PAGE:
The new duty which the bill creates is framed as a duty on Scottish Ministers. Our intention however will be that the Ministers will confer the duty on Health Boards - which reflects the way in which the NHS is organised. In carrying out their duties and functions in connection with the provision of a health service, health boards must act in accordance with directions given by the Ministers. It is our intention that the Ministers will issue directions in relation to the performance of this new duty by health boards.

Individuals will be able to enforce their rights or raise any challenges to the extent that this amendment makes through the Health Boards complaints process. Individuals can then escalate any complaints through the Scottish Public Services Ombudsman (SPSO) or take their case to judicial review if necessary.

Monitoring will be carried out using existing Health Boards performance management mechanisms. In addition, the proposed operational improvement work will include evaluation.

Implementation and delivery plan

The overarching aim of the duty to provide communication equipment is to provide or secure the provision of communication equipment and provide or secure support in using that equipment to any person who has lost their voice or has difficulty communicating to such an extent considered necessary to meet all reasonable requirements of the person in receipt of that equipment. Boards are already providing a service through functions within the 1978 Act therefore the duty will aim to bring this service to the forefront of priorities within Health Boards.

Health Boards will be responsible for implementing the new duty and to put in place plans to deliver their responsibilities under the legislation.

The Scottish Government will continue to work with Health Boards to support the implementation of the duty.

Summary and recommendation

Option 3 is being recommended: 'Issue future directions in addition to the introduction of a duty' The Scottish Government is committed to any person who has lost their voice or has difficulty speaking (both children and adults) receiving the necessary provision of equipment and support that will meet all of their reasonable requirements.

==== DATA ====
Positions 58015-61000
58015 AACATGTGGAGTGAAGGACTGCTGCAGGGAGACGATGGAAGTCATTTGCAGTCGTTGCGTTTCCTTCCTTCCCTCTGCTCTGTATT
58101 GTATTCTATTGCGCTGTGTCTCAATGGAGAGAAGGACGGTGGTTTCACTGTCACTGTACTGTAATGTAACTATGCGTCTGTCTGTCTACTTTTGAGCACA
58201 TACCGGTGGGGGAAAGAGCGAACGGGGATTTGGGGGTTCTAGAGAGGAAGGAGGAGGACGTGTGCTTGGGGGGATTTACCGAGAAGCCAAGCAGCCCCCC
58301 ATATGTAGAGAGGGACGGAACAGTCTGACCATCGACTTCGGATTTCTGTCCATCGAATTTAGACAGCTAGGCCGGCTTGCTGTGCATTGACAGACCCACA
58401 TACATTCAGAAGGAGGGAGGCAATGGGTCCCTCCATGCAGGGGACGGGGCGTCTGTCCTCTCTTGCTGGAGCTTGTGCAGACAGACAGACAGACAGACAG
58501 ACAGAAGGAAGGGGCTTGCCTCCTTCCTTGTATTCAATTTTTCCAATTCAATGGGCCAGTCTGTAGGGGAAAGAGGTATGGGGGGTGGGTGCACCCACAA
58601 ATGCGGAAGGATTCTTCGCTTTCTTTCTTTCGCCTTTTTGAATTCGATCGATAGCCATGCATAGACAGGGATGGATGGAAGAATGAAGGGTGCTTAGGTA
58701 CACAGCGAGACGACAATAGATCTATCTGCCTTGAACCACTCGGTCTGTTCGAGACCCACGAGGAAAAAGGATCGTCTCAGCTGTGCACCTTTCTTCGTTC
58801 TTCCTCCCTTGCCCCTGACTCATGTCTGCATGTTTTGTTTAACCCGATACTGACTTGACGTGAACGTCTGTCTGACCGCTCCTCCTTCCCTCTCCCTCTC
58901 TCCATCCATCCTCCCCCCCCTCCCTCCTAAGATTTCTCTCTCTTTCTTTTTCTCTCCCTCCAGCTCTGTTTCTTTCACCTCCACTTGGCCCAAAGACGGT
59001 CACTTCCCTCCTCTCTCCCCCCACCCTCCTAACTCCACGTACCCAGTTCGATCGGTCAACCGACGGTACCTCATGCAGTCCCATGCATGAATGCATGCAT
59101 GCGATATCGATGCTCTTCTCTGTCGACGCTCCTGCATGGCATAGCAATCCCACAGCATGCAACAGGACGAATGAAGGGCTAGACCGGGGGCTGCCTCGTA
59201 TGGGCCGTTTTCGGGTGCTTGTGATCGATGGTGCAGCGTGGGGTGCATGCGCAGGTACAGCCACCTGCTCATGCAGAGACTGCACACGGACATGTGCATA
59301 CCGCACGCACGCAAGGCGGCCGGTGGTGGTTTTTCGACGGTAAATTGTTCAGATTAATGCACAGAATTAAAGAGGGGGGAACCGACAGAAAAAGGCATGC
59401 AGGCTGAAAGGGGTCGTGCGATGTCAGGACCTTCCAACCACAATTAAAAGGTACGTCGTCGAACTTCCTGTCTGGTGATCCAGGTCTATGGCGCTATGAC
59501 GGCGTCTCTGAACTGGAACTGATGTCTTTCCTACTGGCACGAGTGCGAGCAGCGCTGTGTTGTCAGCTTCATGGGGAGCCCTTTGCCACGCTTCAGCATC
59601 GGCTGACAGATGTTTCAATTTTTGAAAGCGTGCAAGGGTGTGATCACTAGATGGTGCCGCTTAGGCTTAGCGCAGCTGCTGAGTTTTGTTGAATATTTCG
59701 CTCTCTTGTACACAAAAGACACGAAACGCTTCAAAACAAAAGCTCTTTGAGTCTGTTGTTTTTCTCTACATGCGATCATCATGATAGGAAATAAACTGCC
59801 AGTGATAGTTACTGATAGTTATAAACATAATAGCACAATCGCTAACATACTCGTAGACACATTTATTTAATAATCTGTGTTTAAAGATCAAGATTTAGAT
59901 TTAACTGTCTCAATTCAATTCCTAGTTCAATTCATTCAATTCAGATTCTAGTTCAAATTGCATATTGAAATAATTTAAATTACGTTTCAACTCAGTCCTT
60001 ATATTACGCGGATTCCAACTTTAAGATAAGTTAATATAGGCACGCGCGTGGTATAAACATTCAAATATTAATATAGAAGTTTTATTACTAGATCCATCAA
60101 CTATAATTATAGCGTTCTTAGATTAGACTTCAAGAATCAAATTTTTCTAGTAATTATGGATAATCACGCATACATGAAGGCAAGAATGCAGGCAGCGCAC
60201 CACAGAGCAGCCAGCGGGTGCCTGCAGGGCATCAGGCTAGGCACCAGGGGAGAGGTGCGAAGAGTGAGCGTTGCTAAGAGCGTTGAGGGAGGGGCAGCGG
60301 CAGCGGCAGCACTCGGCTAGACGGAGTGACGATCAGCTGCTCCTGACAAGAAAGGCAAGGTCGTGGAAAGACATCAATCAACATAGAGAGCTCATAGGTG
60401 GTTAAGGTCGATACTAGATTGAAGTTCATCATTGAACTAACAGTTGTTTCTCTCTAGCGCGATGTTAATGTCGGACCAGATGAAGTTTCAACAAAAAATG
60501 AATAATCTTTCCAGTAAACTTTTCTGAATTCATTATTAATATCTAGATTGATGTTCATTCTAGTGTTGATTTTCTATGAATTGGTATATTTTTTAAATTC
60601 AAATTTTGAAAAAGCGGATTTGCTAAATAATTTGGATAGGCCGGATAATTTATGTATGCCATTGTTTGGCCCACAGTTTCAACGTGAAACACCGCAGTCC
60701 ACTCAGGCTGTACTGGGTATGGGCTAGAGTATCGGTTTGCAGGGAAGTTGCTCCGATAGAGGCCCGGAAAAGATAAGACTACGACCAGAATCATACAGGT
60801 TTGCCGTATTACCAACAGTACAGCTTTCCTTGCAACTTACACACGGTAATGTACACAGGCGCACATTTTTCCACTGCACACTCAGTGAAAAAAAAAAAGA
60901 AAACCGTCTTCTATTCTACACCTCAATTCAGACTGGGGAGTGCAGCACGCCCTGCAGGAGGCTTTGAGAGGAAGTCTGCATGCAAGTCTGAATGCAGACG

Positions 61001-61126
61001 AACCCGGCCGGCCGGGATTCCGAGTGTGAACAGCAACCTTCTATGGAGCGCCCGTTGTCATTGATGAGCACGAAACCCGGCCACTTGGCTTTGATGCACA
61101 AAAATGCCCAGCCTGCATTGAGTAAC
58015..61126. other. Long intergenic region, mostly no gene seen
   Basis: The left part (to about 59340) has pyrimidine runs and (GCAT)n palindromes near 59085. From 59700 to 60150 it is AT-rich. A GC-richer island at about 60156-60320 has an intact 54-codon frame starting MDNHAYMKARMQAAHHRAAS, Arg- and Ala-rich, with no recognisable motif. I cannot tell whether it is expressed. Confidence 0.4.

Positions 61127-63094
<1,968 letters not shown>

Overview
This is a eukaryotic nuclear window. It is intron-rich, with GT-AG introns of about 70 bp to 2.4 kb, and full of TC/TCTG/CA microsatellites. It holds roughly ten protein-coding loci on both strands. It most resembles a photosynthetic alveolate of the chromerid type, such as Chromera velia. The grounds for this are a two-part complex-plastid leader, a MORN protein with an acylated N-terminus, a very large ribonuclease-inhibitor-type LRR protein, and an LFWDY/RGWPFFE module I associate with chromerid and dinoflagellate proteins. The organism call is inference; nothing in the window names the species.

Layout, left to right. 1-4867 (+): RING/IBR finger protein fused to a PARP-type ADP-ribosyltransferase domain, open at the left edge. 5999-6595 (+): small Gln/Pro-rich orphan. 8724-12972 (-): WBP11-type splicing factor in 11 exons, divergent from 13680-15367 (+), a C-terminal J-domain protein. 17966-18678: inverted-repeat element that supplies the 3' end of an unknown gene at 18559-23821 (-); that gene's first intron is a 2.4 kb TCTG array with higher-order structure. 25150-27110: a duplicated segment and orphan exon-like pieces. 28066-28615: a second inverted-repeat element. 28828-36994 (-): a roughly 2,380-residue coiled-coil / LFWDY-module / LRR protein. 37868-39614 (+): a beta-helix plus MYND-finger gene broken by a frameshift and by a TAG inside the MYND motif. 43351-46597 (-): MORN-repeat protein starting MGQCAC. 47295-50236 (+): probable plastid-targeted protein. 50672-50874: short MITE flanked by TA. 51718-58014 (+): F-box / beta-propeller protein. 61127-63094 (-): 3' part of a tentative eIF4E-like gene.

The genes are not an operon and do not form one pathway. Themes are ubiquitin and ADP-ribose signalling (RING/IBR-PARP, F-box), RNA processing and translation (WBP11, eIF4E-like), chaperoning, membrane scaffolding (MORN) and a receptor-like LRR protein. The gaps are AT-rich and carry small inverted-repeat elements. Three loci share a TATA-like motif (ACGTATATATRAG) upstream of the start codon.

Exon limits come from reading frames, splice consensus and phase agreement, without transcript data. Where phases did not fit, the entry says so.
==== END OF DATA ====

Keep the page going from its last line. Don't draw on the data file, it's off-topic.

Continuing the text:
• Summary costs and benefits table

Option

Total benefit per annum:
- economic, environmental, social

Total cost per annum:
- economic, environmental, social
- policy and administrative

1

Health Boards would continue to have the flexibility to continue to work as they are currently.

There would continue to be a variation in services across Scotland.

The profile of this service will remain low and no improvement plans will be introduced.

2

To raise the profile of this service, ensuring it remains a board priority.

Health Boards will be obliged in some instances to introduce improved operational procedures.

A statutory duty should also reduce variation in access across Scotland.

Outcomes for individuals who use AAC overall should improve.

The financial costs are expected to be cost neutral as Health Boards are currently providing this service to individuals who have been assessed as requiring communication equipment.

This is a bespoke service which is tailored to each individual's requirements and financial costs for equipment will vary dependent on the specification.

Health Boards will be obliged in some instances to introduce operational improvements which may require future changes to their systems and processes. This may result in additional future costs for Health boards which are yet to be defined.

There would be a requirement for awareness raising activities with the workforce to be incorporated into any improvement work.

3

Health Boards will be required to follow the instructions laid out within the directions which will make improvement to operational procedures.

Will reduce the variation in access across Scotland.

Outcomes will be improved for individuals who use AAC

The financial costs in relation to the duty are expected to be cost neutral as Health Boards are currently providing this service to individuals who have been assessed as requiring communication equipment.

This is a bespoke service which is tailored to each individual's requirements and financial costs for equipment will vary dependent on the specification.

There would be a requirement for awareness raising activities with the workforce to be incorporated into any improvement work.

The financial costs of the operational improvement work that will be included within the directions will be defined in the future during consultation with stakeholders on the operational improvement requirements

Declaration and publication

I have read the Business and Regulatory Impact Assessment and I am satisfied that (a) it represents a fair and reasonable view of the expected costs, benefits and impact of the policy, and (b) that the benefits justify the costs. I am satisfied that business impact has been assessed with the support of businesses in Scotland.

Signed:

Date:

Maureen Watt
Minister for Public Health

Scottish Government Contact point:
Heather Palmer
Heather.Palmer@gov.scot


Contact

Email: Heather Palmer